In commercial real estate sale-leaseback transactions, a property owner sells real estate used in their business to an unrelated private/institutional investor or other third party. At the time of the sale, the property is leased back to the seller for a mutually agreed upon time period. It is generally structured as a 10 to 30-year triple net lease and often includes renewal options. If executed successfully, a sale-leaseback will be mutually beneficial to both the seller/lessee and buyer/lessor. All parties must give careful consideration to the business, tax advantages and disadvantages associated with this type of arrangement.
- Improves bottom line —company can focus on their core operational business resulting in potential increased returns, productivity and efficiencies.
- Seller receives 100% of property value (subject to possible capital gains tax) versus conventional financing or re-financing options with likely more favorable terms and without the associated fees and possible covenants.
- Reallocation of capital/reinvestment of sale proceeds.
- Funds available for dividends, re-purchase of stock, debt payments or financing of mergers and acquisitions.
- Conversion of non-earning assets into investment capital provides flexibility and often results in potential higher return on capital/profitability.
- Improves balance sheet and credit standing – eliminates asset book value and liability and replaces with cash resulting in improved financial ratios.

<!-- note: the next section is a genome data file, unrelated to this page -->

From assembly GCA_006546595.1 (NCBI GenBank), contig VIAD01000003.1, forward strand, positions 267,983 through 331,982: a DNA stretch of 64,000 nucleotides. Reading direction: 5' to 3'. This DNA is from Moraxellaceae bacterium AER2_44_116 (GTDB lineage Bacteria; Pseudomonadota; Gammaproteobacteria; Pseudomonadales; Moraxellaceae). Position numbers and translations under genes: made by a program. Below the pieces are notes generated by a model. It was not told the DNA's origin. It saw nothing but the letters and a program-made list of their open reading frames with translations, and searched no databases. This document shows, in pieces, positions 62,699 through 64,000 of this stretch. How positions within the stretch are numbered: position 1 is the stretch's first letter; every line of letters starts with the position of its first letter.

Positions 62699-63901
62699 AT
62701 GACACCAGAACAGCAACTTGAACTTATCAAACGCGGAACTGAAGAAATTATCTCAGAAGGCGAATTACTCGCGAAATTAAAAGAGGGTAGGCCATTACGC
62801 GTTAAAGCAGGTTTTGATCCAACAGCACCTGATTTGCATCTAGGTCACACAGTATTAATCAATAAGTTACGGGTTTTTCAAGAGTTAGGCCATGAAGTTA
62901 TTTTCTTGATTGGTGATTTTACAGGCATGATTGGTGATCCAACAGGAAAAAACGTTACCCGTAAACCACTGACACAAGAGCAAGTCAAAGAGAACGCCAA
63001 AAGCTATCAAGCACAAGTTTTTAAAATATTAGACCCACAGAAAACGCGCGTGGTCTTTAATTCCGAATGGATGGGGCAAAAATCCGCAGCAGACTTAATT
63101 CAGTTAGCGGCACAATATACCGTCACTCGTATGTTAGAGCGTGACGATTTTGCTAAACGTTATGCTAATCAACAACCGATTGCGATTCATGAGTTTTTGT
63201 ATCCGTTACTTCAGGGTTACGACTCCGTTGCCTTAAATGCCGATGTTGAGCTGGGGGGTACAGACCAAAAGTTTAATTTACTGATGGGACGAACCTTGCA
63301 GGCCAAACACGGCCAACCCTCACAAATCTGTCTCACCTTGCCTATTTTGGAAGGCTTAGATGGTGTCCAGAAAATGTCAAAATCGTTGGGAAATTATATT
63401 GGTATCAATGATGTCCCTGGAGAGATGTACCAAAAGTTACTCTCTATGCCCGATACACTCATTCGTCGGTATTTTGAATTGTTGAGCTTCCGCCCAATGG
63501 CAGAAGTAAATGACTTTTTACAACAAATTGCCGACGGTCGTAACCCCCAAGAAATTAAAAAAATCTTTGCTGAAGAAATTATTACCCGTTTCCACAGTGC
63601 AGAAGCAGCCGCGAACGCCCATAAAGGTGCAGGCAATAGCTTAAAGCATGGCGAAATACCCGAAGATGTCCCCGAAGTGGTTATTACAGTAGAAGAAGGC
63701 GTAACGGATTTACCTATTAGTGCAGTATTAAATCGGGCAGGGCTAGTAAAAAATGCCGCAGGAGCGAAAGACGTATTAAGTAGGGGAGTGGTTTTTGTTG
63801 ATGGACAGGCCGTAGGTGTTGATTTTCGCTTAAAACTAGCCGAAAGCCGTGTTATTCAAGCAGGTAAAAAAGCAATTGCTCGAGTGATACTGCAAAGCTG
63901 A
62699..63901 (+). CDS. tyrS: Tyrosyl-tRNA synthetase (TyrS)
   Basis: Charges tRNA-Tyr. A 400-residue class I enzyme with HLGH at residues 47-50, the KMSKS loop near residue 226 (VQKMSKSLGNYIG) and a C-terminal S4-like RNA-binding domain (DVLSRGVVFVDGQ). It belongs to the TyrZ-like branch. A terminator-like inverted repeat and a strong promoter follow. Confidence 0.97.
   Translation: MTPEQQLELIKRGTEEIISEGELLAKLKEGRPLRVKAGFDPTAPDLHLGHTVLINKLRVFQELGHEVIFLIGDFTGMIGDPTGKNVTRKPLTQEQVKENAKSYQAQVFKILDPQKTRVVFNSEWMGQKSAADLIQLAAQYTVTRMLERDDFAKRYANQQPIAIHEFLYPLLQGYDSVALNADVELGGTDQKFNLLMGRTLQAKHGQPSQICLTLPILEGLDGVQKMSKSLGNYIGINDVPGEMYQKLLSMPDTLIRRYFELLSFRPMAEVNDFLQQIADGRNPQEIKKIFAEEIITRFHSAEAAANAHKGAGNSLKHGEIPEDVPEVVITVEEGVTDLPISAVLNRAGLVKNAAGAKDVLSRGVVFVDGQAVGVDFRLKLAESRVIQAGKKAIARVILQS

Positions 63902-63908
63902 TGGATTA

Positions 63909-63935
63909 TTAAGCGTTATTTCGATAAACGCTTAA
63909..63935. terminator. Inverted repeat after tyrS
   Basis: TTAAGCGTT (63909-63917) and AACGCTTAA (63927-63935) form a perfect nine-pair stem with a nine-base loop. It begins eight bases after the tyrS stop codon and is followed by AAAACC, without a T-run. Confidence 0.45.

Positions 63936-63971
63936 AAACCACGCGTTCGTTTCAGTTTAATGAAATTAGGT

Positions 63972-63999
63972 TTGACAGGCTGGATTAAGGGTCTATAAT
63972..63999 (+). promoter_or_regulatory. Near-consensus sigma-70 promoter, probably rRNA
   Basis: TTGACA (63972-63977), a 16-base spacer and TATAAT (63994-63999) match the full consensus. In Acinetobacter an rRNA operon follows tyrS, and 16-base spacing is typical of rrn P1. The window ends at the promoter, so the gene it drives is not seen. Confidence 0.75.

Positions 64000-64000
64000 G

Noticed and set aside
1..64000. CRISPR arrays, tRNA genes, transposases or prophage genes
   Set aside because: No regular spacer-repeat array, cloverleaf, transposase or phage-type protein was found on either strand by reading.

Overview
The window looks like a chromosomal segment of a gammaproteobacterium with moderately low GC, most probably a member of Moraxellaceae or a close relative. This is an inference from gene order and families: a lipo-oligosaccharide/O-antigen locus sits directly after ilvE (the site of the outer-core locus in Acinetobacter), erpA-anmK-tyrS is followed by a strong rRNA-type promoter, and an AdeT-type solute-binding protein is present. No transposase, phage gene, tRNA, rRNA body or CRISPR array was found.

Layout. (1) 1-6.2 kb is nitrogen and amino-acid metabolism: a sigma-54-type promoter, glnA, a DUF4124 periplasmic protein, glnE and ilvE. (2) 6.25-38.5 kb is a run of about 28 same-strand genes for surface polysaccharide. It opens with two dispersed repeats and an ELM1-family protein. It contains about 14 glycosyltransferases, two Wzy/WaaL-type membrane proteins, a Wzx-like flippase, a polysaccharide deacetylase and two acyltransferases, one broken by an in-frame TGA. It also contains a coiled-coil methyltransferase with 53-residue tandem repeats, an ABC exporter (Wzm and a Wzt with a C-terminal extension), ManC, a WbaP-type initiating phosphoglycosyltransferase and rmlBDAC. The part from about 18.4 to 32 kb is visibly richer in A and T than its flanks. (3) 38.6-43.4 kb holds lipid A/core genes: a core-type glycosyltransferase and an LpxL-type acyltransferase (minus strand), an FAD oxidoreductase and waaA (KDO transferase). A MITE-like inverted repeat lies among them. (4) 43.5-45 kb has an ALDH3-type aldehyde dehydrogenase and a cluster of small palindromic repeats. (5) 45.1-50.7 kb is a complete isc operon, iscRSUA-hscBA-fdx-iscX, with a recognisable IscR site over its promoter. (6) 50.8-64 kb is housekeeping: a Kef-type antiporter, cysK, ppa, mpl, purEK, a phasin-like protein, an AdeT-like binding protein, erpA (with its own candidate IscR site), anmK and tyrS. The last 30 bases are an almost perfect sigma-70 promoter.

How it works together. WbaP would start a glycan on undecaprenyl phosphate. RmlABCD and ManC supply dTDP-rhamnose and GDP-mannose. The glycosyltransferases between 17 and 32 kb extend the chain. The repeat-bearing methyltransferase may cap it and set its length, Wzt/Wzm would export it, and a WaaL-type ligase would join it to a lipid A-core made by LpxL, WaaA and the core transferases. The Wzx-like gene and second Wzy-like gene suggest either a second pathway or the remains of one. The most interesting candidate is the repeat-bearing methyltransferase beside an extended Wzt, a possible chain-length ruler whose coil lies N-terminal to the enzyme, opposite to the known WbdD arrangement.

- Position the company to take advantage of beneficial tax treatments.
- Lease payments versus depreciation/interest deductions which may have inherent limitations, especially over time.
- Timing of gain and loss recognition including the ability to offset expiring net operating losses.
- Typically, a higher sales price is achieved in this type of transaction unlocking the property’s appreciated value while owner/user maintains occupancy.
- Can act as a deterrent to corporate takeovers.
- Loss of residual property value.
- Possible relocation at the end of the lease term.
- Potential for some loss of flexibility.
- High rental payments if market softens.
Sale-leaseback may be an excellent way for a company to continue uninterrupted use of the property while retaining certain control over the real estate that is important to its operations for the foreseeable future. It also enables the company to free up debt and equity capital to achieve some of the various advantages listed above. Generally, the possible seller advantages outweigh the potential disadvantages. While there are certain marketing and legal restraints, with the right advisers the transaction can be carried out, the value is maximized, and the company’s operational interest are adequately protected during the term of the lease.
Rob Kerr is a Senior Director at Intersection, offering expertise in both property acquisition and disposition as well as investment sales, including NNN, retail, industrial, and multi-family. Contact Rob at 619-369-2400 or [email protected]